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1. To lose moisture. In this usage, a noun or pronoun can be used between "dry" and "up." Hey, if you don't want that marker to dry up, put the cap back on it!
2. To remove wetness from something. In this usage, a noun or pronoun can be used between "dry" and "up." Let me get you a towel so you can dry up that spill.
3. To heal a skin rash or irritation. In this usage, a noun or pronoun can be be used between "dry" and "up." Don't worry, the doctor prescribed something that should make this rash dry right up.
4. To go away or leave. Oh, dry up and give me some peace and quiet!
dry something up
1. . to cause moisture to dry away to nothing. Dry this spill up with the hair dryer. Will the hair dryer dry up this mess?
2. to cure a skin rash by the use of medicine that dries. Let's use some of this to try to dry that rash up. This medicine will dry up your rash in a few days.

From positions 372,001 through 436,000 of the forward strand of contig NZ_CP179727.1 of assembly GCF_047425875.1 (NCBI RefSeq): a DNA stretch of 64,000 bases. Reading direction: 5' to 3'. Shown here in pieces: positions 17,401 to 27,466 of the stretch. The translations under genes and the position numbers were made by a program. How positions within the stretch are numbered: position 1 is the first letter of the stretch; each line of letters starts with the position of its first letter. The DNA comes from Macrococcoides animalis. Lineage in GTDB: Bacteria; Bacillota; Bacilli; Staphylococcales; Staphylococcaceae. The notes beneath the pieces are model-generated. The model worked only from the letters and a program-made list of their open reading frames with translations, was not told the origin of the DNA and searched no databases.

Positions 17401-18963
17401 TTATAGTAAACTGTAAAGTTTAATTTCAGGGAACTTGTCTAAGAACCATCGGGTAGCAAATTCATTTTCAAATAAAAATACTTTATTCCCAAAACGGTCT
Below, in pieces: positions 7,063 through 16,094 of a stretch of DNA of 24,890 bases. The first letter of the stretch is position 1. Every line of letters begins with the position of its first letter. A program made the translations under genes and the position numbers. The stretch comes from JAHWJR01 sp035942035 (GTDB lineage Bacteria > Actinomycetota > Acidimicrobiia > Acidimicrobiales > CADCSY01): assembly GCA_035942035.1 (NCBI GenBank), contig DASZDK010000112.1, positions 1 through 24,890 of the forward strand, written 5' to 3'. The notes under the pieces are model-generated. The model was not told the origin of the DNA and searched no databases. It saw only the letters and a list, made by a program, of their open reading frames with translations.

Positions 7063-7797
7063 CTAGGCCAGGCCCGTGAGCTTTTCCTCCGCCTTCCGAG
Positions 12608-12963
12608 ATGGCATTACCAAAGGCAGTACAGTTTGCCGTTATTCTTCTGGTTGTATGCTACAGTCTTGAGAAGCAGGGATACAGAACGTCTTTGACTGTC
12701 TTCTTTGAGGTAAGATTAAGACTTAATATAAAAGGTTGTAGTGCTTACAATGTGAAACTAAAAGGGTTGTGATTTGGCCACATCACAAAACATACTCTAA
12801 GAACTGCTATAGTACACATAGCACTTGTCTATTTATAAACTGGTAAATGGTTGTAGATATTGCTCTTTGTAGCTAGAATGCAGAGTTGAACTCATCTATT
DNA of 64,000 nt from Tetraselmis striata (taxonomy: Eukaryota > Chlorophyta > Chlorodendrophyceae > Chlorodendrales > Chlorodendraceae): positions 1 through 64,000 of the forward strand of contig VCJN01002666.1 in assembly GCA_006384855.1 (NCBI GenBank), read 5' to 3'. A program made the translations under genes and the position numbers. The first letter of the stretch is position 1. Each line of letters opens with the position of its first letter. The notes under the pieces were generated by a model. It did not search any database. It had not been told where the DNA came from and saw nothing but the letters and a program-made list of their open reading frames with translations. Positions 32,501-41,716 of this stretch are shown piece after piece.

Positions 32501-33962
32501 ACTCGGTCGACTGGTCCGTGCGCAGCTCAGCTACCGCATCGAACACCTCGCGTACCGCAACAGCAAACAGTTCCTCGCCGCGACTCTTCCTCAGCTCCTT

1. Lit. [for something] to dry away to nothing. Finally, the water on the track dried up, and the race was able to continue. When will the fields dry up so we can plant?
2. Fig. [for someone] to be quiet or go away. Dry up, you jerk! I wish you would dry up!
1. Gradually become unproductive, as in After two collections of short stories, his ability to write fiction dried up. Also see well's run dry.
2. Stop talking; also, cause to stop talking. For example, Dry up! You've said enough. [Slang; mid-1800s]
1. To become devoid of liquid or moisture: During the drought, the pond dried up.
2. To cause something to become devoid of liquid or moisture: She dried up the wet table with a towel. He spilled some water on his pants and dried it up with a hair dryer.
3. To become unavailable gradually: The money for the grant dried up because of funding problems.
4. To stop talking suddenly: The suspect realized he was talking to the police without his lawyer and quickly dried up.